Proliferation, migration, and expression of oral-mucosal-healing-related genes by oral fibroblasts receiving low-level laser therapy after inflammatory cytokines challenge

Fernanda G. Basso, Diana G. Soares, Taisa N. Pansani, Lais M. Cardoso, Débora L. Scheffel, Carlos Alberto de Souza Costa, Josimeri Hebling

Research output: Contribution to journalArticlepeer-review

62 Scopus citations

Abstract

Background and Objectives: Increased expression of inflammatory cytokines in the oral cavity has been related to the etiopathogenesis of oral mucositis and to delayed oral mucosal repair. Low-level laser therapy (LLLT) stimulates proliferation and migration of gingival fibroblasts, but the effects of specific inflammatory cytokines on oral mucosal cells and the modulation of these effects by LLLT have not been fully investigated. Therefore, this study investigated the effects of LLLT on oral fibroblasts after being challenged by oral-mucositis-related inflammatory cytokines. Methods: Human gingival fibroblasts were seeded in plain culture medium (DMEM) containing 10% fetal bovine serum (FBS) for 24 hours. Then, cells were kept in contact with inflammatory cytokines (TNF-α, IL-1β, IL-6, and IL-8) in serum-free DMEM for 24 hours. After this period, cells were subjected to LLLT with a diode laser device (LaserTABLE, InGaAsP, 780 nm, 25 mW) delivering energy doses from 0.5 to 3 J/cm2. Irradiation was repeated for 3 consecutive days. Twenty-four hours after the last irradiation, cell migration (wound-healing and transwell migration assays), cell proliferation (BrdU), gene expression of COL-I and growth factors (real-time PCR), and synthesis of COL-I (Sirius Red assay) and VEGF (ELISA) were assessed. Data were subjected to two-way ANOVA and Tukey's tests or Kruskall–Walis and Mann–Whitney tests (P < 0.05). Results: The inflammatory cytokines decreased the migration capacity of gingival fibroblasts. However, a statistically significant difference was observed only for IL-6, detected by transwell assay, where 30% less cells migrated through the pores (P < 0.05) and IL-8, with an increased wound area (116%; P < 0.05), detected by the wound healing method. Cell proliferation was not affected by contact with cytokines, while growth factors and COL-I expression (approximately 80%; P < 0.05), as well as VEGF synthesis (approximately 20%; P < 0.05), were decreased after contact to all tested cytokines. The opposite was seen for total collagen synthesis. LLLT promoted an acceleration of fibroblast migration (30%; P < 0.05) and proliferation (112%; P < 0.05) when delivering 0.5 J/cm2 to the cells previously in contact with the inflammatory cytokines. Gene expression of VEGF (approximately 30%; P < 0.05), and EGF (17%; P < 0.05), was stimulated by LLLT after contact with TNF-α and IL-6. Conclusion: LLLT can counteract the negative effects of high concentrations of inflammatory cytokines, especially IL-6 and IL-8 on gingival fibroblast functions directly related to the wound-healing process. Lasers Surg. Med. 48:1006–1014, 2016.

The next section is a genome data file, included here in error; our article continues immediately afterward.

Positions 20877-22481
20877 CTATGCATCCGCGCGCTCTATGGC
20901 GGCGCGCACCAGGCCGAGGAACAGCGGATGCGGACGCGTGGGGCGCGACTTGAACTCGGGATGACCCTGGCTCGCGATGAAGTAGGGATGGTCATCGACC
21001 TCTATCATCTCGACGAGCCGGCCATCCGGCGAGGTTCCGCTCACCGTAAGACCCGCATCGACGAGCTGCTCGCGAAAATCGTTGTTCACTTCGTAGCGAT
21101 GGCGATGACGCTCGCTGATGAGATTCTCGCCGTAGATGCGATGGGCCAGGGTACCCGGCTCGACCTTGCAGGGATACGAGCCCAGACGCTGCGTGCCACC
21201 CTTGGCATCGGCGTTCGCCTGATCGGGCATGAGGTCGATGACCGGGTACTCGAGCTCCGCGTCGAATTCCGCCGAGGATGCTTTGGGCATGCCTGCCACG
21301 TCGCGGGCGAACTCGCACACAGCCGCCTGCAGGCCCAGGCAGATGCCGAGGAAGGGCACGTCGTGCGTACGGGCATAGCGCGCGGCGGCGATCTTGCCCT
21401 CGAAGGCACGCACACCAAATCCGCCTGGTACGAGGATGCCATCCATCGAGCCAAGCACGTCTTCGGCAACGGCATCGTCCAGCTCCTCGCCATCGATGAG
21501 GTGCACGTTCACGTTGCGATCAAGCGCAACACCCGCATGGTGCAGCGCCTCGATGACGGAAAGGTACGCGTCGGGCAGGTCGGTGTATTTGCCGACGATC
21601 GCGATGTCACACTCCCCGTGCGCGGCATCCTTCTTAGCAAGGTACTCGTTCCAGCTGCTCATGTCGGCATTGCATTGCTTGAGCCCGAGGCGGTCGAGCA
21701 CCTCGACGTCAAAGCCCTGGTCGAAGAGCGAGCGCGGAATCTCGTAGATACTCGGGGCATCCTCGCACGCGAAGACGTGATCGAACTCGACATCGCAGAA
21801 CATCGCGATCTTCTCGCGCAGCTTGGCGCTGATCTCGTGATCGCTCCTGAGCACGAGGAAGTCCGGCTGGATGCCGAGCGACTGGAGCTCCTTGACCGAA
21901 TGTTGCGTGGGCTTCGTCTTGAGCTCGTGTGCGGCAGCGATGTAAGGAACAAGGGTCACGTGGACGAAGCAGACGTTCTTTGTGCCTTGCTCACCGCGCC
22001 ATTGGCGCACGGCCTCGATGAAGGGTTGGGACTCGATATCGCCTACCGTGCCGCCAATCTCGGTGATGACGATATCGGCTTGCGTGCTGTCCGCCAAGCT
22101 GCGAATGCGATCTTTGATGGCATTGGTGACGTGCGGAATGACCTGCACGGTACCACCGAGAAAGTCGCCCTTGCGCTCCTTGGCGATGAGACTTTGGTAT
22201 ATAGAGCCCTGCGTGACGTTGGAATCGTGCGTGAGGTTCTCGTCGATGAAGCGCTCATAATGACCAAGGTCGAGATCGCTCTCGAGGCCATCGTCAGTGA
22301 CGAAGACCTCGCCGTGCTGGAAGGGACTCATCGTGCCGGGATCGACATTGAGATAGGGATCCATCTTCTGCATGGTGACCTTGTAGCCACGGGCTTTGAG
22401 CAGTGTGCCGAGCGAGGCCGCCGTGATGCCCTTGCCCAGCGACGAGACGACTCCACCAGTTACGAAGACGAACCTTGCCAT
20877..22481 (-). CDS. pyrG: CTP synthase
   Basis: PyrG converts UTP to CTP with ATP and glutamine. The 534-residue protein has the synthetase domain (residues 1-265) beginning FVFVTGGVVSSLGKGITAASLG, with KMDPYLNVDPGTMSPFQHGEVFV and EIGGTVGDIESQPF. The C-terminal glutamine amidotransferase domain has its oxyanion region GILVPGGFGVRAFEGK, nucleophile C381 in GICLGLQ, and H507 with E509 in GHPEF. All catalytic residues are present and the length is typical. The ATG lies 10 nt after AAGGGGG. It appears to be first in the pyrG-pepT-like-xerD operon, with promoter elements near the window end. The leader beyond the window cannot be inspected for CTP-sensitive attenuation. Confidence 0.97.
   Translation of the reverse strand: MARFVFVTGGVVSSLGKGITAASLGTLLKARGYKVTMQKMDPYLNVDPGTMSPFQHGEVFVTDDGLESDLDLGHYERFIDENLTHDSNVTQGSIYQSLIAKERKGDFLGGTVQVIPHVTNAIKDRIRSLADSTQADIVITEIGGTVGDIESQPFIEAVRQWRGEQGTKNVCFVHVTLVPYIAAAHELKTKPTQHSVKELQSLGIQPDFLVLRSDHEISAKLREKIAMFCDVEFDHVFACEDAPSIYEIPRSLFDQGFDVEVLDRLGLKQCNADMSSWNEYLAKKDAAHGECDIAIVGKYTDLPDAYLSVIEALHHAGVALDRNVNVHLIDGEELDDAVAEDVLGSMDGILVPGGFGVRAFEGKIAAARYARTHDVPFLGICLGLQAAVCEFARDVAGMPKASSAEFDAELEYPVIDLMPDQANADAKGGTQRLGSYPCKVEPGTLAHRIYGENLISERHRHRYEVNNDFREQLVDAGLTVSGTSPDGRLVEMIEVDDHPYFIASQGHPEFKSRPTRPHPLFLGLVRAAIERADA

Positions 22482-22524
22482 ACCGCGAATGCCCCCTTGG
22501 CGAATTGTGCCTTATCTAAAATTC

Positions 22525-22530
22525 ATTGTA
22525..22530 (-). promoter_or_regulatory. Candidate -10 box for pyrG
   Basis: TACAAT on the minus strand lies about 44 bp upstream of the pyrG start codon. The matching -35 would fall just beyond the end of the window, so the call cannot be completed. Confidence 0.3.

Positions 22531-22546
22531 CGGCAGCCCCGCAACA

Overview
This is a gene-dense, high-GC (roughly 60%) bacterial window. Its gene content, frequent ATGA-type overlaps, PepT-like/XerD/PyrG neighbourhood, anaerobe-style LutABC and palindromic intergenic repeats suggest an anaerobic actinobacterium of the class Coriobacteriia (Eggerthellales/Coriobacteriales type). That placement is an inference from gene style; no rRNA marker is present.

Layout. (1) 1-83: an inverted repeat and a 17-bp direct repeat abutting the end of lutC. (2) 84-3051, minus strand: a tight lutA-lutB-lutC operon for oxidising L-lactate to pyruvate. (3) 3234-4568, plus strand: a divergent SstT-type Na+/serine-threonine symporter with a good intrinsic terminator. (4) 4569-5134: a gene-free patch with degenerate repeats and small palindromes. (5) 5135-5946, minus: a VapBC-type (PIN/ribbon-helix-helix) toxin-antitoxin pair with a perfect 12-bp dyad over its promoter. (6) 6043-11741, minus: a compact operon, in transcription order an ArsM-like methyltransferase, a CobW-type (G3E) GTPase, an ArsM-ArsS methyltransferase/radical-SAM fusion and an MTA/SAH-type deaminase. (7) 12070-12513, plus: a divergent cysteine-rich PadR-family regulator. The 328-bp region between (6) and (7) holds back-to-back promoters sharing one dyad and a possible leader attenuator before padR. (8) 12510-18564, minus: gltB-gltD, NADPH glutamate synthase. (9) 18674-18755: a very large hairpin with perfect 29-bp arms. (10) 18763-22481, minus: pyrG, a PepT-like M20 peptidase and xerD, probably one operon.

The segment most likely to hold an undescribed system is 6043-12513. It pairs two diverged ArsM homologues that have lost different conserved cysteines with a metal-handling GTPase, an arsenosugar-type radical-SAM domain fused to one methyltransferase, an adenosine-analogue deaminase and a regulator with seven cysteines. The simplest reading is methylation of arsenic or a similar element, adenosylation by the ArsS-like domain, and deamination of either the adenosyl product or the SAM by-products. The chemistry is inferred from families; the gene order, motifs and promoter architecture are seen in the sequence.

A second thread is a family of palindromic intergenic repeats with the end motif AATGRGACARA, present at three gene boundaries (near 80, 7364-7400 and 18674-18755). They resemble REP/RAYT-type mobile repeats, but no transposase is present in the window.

Original languageEnglish
Pages (from-to)1006-1014
Number of pages9
JournalLasers in Surgery and Medicine
Volume48
Issue number10
DOIs
StatePublished - Dec 1 2016

Bibliographical note

Publisher Copyright:
© 2016 Wiley Periodicals, Inc.

Keywords

  • cell proliferation
  • gene expression
  • mucositis
  • wound healing

ASJC Scopus subject areas

  • Surgery
  • Dermatology

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